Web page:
FUTURE LOOKS BRIGHT: BSL's First-Year Electrical Apprentice of the Year 2018 Ainsley Cooper hasn't looked back since starting her apprenticeship.
FUTURE LOOKS BRIGHT: BSL's First-Year Electrical Apprentice of the Year 2018 Ainsley Cooper hasn't looked back since starting her apprenticeship. Contributed

The local roles leading to huge local success

STUDENTS considering their next move after high school are being encouraged to keep their eyes on local opportunities following the success of recent graduates.

Rio Tinto Yarwun and Boyne Smelters Limited are holding two family information nights in June to show school-leavers that big opportunities are not necessarily only available in the big cities.

Boyne Smelters Limited First-Year Electrical Apprentice of the Year 2018 Ainsley Cooper undertook a local electrical apprentice role post-school and said she hadn't looked back.

"It was really hard to see my friends planning to move away for university but after seeing the opportunities my dad has with his trade I knew it was something I wanted," she said.

"Taking on an apprenticeship ... offered me hands-on experience balanced with theory relevant to the projects I'm working on.

"It's great to be able to take what I know and share with others what an apprenticeship really is."

Gladstone's inability to retain a portion of its teen cohort straight out of high school was an issue recently flagged by demographer Bernard Salt as part of The Observer's Future CQ forum in March.

Mr Salt said it was important to champion local success stories to change young people's attitudes towards the Port City and the outflow could be reduced by improving access to tertiary education and providing more courses and training opportunities locally.

"There is a culture of people citing people who used to live there and saying 'that person who is a famous sports person used to live here'," he said.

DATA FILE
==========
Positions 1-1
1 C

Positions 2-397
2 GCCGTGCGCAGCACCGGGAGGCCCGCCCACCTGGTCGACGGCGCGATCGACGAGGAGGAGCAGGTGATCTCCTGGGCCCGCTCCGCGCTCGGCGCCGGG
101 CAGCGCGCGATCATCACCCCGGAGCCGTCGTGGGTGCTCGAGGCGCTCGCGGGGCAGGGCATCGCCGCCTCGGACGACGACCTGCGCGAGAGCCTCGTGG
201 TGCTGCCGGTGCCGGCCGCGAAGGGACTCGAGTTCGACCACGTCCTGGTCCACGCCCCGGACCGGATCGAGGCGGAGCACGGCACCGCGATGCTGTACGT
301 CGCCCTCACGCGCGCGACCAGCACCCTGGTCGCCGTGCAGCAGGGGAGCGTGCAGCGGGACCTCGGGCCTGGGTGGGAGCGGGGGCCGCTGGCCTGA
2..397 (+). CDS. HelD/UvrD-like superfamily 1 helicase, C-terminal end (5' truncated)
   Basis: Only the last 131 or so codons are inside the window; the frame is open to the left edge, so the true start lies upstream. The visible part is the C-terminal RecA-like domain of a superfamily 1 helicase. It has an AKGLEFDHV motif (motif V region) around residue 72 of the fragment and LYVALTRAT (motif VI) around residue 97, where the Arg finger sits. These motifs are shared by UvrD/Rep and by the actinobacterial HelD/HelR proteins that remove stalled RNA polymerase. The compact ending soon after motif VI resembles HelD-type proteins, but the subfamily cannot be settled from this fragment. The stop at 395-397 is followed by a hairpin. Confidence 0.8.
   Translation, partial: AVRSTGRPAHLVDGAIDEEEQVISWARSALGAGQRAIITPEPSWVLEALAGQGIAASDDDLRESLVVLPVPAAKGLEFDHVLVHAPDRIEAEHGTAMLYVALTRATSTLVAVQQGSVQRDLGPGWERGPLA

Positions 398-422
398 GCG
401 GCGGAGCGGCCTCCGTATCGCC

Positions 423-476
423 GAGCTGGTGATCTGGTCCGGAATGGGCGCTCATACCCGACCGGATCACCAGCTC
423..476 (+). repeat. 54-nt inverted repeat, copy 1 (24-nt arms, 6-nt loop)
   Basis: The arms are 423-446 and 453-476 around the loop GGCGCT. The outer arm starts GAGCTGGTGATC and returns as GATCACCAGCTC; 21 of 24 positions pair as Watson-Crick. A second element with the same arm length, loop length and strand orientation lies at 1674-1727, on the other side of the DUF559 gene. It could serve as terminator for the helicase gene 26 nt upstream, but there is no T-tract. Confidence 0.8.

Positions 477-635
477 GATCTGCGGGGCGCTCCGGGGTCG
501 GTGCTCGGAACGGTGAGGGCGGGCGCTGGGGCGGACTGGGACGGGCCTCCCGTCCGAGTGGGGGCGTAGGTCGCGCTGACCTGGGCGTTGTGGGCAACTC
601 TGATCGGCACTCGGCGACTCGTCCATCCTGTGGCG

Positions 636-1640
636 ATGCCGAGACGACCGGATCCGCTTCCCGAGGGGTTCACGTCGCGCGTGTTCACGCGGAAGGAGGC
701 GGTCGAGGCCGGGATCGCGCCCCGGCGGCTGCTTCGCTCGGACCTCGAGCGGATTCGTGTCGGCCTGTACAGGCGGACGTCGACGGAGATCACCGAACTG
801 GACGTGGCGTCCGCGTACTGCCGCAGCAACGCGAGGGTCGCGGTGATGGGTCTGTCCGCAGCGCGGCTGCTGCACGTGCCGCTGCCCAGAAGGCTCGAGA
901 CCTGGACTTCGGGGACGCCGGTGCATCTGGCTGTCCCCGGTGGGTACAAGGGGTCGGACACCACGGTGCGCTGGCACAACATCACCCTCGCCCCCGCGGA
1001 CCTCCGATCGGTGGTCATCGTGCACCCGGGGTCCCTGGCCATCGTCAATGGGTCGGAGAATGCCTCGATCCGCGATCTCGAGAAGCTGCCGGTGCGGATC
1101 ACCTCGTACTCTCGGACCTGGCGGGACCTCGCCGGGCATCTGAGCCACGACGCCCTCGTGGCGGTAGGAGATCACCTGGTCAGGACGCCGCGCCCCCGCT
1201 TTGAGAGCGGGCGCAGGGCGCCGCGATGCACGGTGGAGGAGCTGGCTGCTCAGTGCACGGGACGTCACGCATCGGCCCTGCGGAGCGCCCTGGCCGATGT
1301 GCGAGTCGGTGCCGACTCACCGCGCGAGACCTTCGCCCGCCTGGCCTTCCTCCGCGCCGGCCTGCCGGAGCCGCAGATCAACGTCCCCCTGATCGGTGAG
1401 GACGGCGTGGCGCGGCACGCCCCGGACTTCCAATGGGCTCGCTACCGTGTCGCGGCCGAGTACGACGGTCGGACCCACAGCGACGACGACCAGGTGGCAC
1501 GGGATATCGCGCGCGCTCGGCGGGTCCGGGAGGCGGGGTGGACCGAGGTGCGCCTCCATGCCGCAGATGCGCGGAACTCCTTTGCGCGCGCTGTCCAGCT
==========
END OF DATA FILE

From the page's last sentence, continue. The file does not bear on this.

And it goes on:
"When you showcase and remark upon people who are famous and used to live here, you're sending a subliminal message to every 16-year-old that success is measured by success somewhere else.

"You should be saying 'look at that 28-year-old, he plays footy on the weekend or she plays netball on a weekend, they had started a business, employed two apprentices and they make a contribution to the local community."

The information sessions on June 3 at the Kalori Training and Conference Centre and June 11 at CQU Gladstone Marina Campus aim to do just that - highlight the success of local apprentices.

A recent apprentice at Rio Tinto Yarwun, graduate Nathan Dunnett is also showcasing how his career has progressed since deciding to stay on with Rio Tinto Yarwun after graduating high school in 2011.

He started with local electricians around the region to gain work experience before taking on his trade.

Mr Dunnett completed a dual trade in electrical and instrumentation and holds an associate degree in electrical engineering and has since been awarded a Queensland Overseas Foundation scholarship, cementing him as one of Queensland's top five vocational education graduates.

"It's hard for me to believe an apprenticeship could get me where I am," he said.

"I have two trades under my belt, nearly half a decade of experience and I'm planning to live and work overseas doing something I love."

Both information sessions start at 5.30pm, reservations are not required.



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